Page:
Columbus Day Protesters Pushed Infamy Over Free Speech
Her fear is not the result of some bigoted Hollywood movie production. Rather, it’s because of the radical activists themselves. On a morning walk with my husband not far from our home in downtown Denver on the day of the last parade, my daughter heard the sound of drums and wanted a closer look. As she leaned forward in her stroller, protestors jumped out in front of her, splashing their “blood” onto the street.
Nearly four months later, she still talks about the event. Every time she hears the sound of a drum, she says “boom, boom, boom. Indians scare me, Mommy.”
Those include some of the nation's highest diabetes, teenage suicide, infant mortality and cervical cancer rates.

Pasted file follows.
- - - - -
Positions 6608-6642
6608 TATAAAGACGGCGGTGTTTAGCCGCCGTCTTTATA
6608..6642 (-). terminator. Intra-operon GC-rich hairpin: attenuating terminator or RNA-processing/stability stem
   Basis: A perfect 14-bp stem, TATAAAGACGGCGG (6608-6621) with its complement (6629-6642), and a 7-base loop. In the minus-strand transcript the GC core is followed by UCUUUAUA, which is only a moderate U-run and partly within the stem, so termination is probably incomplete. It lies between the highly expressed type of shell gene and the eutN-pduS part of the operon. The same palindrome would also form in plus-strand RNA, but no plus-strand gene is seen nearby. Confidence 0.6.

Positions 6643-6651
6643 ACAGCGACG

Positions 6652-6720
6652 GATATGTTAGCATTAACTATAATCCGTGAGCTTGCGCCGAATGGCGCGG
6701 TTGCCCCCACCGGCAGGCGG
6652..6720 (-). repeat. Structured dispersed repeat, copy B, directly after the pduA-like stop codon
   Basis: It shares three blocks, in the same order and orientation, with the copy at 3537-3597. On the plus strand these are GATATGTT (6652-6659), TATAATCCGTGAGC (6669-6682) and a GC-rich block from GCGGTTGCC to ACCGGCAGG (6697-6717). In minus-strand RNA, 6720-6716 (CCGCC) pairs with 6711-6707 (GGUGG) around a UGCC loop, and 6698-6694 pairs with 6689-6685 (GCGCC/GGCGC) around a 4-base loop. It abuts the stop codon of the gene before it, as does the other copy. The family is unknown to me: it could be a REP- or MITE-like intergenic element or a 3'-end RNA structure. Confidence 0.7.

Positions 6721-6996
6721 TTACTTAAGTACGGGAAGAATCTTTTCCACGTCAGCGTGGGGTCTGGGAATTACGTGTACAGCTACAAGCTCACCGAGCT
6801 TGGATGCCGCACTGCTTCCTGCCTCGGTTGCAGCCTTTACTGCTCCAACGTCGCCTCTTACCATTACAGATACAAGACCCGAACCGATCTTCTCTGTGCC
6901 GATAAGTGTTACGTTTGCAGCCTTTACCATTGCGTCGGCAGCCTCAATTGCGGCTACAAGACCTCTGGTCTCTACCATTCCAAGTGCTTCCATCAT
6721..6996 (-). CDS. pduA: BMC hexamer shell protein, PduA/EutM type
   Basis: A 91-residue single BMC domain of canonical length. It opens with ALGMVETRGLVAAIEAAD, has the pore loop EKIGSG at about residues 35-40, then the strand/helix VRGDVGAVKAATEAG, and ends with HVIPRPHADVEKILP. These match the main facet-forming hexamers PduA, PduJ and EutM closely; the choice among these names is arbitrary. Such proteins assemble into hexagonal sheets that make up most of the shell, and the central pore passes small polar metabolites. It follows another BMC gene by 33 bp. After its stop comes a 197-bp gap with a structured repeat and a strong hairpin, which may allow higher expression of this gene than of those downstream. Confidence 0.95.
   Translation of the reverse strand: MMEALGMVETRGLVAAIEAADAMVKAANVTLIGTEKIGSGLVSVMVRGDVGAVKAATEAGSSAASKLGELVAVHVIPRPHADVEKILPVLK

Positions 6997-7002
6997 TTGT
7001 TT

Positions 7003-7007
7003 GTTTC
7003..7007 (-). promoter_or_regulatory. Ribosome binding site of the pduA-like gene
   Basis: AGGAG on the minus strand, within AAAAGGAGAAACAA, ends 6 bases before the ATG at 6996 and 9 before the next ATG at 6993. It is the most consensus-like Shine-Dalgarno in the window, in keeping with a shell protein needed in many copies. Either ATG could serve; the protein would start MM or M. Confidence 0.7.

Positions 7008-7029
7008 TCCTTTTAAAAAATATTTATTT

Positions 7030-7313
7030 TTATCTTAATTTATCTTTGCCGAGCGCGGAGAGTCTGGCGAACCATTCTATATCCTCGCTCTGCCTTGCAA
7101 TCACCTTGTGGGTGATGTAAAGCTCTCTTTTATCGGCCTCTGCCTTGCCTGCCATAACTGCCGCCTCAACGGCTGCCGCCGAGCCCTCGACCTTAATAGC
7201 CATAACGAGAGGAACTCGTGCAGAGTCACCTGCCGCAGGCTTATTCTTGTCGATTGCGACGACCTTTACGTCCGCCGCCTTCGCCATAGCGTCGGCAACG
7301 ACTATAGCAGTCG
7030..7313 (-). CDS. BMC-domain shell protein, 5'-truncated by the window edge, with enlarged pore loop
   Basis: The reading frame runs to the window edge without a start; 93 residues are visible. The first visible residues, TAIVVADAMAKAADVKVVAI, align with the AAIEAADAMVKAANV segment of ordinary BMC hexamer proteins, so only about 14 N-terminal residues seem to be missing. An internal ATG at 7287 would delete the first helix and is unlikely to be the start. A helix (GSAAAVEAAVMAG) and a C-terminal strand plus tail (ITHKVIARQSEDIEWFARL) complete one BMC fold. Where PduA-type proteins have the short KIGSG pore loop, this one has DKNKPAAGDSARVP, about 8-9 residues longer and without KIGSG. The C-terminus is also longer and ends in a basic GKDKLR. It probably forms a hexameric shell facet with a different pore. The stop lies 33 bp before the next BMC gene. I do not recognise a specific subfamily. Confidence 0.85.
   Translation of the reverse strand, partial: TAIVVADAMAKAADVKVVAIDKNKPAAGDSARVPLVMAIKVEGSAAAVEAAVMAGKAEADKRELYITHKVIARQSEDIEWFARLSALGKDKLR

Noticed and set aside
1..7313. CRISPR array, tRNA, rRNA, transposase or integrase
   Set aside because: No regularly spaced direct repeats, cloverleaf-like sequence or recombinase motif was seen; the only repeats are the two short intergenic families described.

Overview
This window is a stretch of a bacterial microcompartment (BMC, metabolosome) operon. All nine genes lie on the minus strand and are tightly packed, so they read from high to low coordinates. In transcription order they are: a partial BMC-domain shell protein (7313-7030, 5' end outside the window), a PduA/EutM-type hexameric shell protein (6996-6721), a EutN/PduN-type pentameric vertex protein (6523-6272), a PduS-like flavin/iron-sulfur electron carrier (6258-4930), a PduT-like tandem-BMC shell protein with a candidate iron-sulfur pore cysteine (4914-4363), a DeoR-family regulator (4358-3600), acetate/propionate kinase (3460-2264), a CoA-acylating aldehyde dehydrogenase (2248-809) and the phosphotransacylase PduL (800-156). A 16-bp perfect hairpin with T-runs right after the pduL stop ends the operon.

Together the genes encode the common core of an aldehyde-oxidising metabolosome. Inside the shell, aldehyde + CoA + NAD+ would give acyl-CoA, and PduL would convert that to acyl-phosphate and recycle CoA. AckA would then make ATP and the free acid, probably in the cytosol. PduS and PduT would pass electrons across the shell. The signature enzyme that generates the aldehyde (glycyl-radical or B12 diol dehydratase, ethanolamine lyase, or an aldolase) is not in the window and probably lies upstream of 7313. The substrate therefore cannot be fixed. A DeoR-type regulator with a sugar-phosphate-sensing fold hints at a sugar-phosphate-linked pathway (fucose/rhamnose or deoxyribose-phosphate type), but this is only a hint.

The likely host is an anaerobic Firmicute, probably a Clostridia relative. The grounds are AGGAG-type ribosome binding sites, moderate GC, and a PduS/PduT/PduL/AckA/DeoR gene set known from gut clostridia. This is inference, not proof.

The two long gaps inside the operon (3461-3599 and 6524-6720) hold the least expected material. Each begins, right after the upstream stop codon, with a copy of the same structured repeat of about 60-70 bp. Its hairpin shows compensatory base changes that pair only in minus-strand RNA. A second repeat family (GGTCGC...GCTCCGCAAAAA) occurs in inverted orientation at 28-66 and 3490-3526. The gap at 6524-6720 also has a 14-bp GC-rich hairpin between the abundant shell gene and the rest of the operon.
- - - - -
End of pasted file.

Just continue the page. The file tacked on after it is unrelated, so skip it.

"We protest to educate people that the lands they are on are a result of the loss of native lands and our culture," Glenn Morris said. "This parade is a deliberate, state-sponsored and hateful celebration of devastating colonialism."
It is why he goes to jail every October.
He believes his method is working.
"There are teachers," Glenn Morris said, "who are teaching Columbus differently. I guarantee you nobody is teaching Columbus the way they did in 1989. I consider that a small victory. The Civil Rights Era in this country did not happen overnight."
If Morris doesn't care that much about Columbus, what's his excuse for claiming he had to protest the parade because Columbus intimidates Indians? Sounds like he should pay the entire cost of arresting and trying him, not just the fine he was given.
I suspect the protests are helping to educate Americans about Columbus. More precisely, the media reports about the protests are helping to educate Americans. If Morris could write a killer essay about Columbus--such as those found on BlueCornComics.com and in Newspaper Rock--he might not need to throw paint or scare little kids annually.